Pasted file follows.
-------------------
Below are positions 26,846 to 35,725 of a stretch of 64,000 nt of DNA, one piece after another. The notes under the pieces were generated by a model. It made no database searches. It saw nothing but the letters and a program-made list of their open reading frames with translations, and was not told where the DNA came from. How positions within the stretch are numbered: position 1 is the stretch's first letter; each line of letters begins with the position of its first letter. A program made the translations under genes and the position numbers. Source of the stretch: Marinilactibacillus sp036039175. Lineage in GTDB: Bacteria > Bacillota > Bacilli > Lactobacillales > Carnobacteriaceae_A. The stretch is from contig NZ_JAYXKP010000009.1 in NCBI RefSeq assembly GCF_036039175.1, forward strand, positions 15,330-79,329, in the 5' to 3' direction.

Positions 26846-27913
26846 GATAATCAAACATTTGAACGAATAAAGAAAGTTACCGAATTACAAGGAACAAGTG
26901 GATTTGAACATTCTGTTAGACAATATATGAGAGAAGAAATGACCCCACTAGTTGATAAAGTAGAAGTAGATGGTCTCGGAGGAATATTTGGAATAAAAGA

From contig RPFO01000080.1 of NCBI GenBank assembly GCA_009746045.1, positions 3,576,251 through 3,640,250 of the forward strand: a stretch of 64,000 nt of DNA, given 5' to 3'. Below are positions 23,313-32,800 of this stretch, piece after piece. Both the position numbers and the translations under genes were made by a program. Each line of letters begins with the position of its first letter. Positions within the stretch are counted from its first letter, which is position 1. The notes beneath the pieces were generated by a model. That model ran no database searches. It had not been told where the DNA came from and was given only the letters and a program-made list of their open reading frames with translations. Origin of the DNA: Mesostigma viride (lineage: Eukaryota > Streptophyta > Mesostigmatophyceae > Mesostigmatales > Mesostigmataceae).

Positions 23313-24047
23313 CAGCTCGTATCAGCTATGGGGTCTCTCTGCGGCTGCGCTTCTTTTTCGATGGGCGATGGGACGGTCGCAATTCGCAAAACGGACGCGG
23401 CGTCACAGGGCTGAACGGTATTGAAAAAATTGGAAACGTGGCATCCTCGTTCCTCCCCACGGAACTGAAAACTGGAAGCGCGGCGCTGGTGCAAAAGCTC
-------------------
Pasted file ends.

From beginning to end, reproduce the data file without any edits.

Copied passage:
Below are positions 26,846 to 35,725 of a stretch of 64,000 nt of DNA, one piece after another. The notes under the pieces were generated by a model. It made no database searches. It saw nothing but the letters and a program-made list of their open reading frames with translations, and was not told where the DNA came from. How positions within the stretch are numbered: position 1 is the stretch's first letter; each line of letters begins with the position of its first letter. A program made the translations under genes and the position numbers. Source of the stretch: Marinilactibacillus sp036039175. Lineage in GTDB: Bacteria > Bacillota > Bacilli > Lactobacillales > Carnobacteriaceae_A. The stretch is from contig NZ_JAYXKP010000009.1 in NCBI RefSeq assembly GCF_036039175.1, forward strand, positions 15,330-79,329, in the 5' to 3' direction.

Positions 26846-27913
26846 GATAATCAAACATTTGAACGAATAAAGAAAGTTACCGAATTACAAGGAACAAGTG
26901 GATTTGAACATTCTGTTAGACAATATATGAGAGAAGAAATGACCCCACTAGTTGATAAAGTAGAAGTAGATGGTCTCGGAGGAATATTTGGAATAAAAGA

From contig RPFO01000080.1 of NCBI GenBank assembly GCA_009746045.1, positions 3,576,251 through 3,640,250 of the forward strand: a stretch of 64,000 nt of DNA, given 5' to 3'. Below are positions 23,313-32,800 of this stretch, piece after piece. Both the position numbers and the translations under genes were made by a program. Each line of letters begins with the position of its first letter. Positions within the stretch are counted from its first letter, which is position 1. The notes beneath the pieces were generated by a model. That model ran no database searches. It had not been told where the DNA came from and was given only the letters and a program-made list of their open reading frames with translations. Origin of the DNA: Mesostigma viride (lineage: Eukaryota > Streptophyta > Mesostigmatophyceae > Mesostigmatales > Mesostigmataceae).

Positions 23313-24047
23313 CAGCTCGTATCAGCTATGGGGTCTCTCTGCGGCTGCGCTTCTTTTTCGATGGGCGATGGGACGGTCGCAATTCGCAAAACGGACGCGG
23401 CGTCACAGGGCTGAACGGTATTGAAAAAATTGGAAACGTGGCATCCTCGTTCCTCCCCACGGAACTGAAAACTGGAAGCGCGGCGCTGGTGCAAAAGCTC